News of a New York-based online mortgage lender’s CEO terminating over 900 employees with no notice on a three-minute Zoom call has been dominating my Google Alerts recently.
My friend Suzanne Lucas a/k/a the Evil HR Lady offered five things the CEO did wrong when he fired 900 people over Zoom. Termination by a mass meeting and doing it over Zoom were two of them.
By was the mass Zoom termination illegal? An employee rights attorney I’m connected with on LinkedIn wondered whether the company violated the WARN Act. That’s an excellent place to start.
The Worker Adjustment and Retraining Notification Act (WARN) protects workers by requiring employers to provide notification 60 calendar days in advance of “plant closings” and “mass layoffs.” (More on these two terms in a sec.) An employer that violates the WARN Act notice requirement is liable to each affected employee for an amount equal to back pay and benefits for the period of violation up to 60 days.
A plant closing means “the permanent or temporary shutdown of a ‘single site of employment’, or one or more ‘facilities or operating units’ within a single site of employment, if the shutdown results in an ’employment loss’ during any 30-day period at the single site of employment for 50 or more employees, excluding any part-time employees.”
A mass layoff means “a reduction in force which first, is not the result of a plant closing, and second, results in an employment loss at the single site of employment during any 30-day period for: (i) At least 33 percent of the active employees, excluding part-time employees, and (ii) At least 50 employees, excluding part-time employees. Where 500 or more employees (excluding part-time employees) are affected, the 33% requirement does not apply, and notice is required if the other criteria are met. ”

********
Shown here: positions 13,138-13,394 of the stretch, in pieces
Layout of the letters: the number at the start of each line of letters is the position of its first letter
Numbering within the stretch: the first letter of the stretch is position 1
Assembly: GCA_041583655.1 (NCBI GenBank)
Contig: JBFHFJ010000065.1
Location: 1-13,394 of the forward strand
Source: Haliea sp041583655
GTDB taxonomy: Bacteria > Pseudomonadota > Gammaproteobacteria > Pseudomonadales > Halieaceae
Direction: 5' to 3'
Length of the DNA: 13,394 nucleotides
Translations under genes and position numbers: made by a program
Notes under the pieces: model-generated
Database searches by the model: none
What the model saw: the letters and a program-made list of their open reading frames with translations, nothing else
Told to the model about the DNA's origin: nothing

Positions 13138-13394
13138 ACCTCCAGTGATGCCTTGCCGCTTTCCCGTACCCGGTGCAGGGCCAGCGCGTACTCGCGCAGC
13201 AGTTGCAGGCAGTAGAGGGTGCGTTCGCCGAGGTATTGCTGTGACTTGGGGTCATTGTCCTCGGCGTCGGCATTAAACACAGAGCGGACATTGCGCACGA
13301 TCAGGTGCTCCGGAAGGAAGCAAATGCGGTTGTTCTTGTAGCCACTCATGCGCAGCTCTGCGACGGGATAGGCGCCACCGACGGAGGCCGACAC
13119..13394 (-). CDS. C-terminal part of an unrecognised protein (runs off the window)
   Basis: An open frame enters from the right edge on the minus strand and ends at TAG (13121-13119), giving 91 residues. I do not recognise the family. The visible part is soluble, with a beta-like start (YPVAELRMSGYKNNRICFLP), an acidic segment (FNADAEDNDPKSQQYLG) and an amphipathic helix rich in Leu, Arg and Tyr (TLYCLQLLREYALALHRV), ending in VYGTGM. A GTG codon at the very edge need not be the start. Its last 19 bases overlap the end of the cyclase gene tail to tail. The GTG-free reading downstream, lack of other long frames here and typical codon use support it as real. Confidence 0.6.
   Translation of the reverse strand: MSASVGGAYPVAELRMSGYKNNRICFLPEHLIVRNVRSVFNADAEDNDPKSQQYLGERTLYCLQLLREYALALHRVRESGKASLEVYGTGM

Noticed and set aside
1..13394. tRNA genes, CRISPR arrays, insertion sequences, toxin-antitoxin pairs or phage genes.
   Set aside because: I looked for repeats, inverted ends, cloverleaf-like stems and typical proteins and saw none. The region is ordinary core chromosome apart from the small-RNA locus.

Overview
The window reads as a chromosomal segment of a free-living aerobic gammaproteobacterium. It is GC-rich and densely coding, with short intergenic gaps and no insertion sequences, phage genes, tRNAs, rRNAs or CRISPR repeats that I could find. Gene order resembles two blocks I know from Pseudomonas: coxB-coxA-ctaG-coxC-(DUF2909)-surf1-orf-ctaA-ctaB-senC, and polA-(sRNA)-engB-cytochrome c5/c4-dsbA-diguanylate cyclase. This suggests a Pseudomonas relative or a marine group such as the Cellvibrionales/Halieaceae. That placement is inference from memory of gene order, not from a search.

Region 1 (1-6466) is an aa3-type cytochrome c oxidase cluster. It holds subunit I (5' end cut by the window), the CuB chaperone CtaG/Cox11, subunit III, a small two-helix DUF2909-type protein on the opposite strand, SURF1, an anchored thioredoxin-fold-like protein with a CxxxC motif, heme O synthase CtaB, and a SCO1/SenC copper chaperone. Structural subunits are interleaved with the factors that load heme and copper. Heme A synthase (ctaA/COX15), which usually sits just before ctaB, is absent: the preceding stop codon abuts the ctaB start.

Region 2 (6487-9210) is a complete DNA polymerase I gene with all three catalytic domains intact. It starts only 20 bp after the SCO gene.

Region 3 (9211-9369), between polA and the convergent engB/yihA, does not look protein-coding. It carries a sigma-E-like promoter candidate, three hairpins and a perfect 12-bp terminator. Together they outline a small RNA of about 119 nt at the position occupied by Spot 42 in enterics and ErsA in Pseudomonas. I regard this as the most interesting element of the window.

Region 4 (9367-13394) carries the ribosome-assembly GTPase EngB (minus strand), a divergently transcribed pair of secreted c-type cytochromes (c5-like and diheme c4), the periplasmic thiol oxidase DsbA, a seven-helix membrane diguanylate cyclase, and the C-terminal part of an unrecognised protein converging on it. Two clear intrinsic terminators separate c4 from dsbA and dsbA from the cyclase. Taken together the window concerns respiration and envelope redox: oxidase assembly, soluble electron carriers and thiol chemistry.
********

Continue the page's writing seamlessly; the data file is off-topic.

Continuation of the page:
So, did the company violate WARN?
From what I’ve read, the company did not shut down any single site of employment. That means we’re not dealing with a plant closing.
How about a mass layoff? The layoff did affect over 500 employees. But the RIF did not involve a single employment site. (Reports are that affected employees were domestic and abroad.) Now, it is possible that of the 900 domestic employees, the company terminated at least 50 full-time employees who comprise at least 1/3rd of the workforce at a single site of employment. But that’s all speculation.
If the company did not violate WARN, is there any other legal exposure? Sure. Many states and localities have their own mini-WARN laws that tend to be more employee-friendly. (Just Google New Jersey WARN law.)
Another pitfall for employers with reductions in force is failing to use the proper form of agreement when offering severance. The biggest mistake is failing to provide older employees (over 40) with at least 45 days in which to review the agreement. There’s also additional information that an employer must provide at the end of the agreement to obtain a valid release of age discrimination claims.
According to NBCNews, affected employees will receive about a month’s pay and three months of benefits. It’s not clear whether that depends on releasing claims against the company.
Ultimately, what the company did may be legal. But that doesn’t make it right.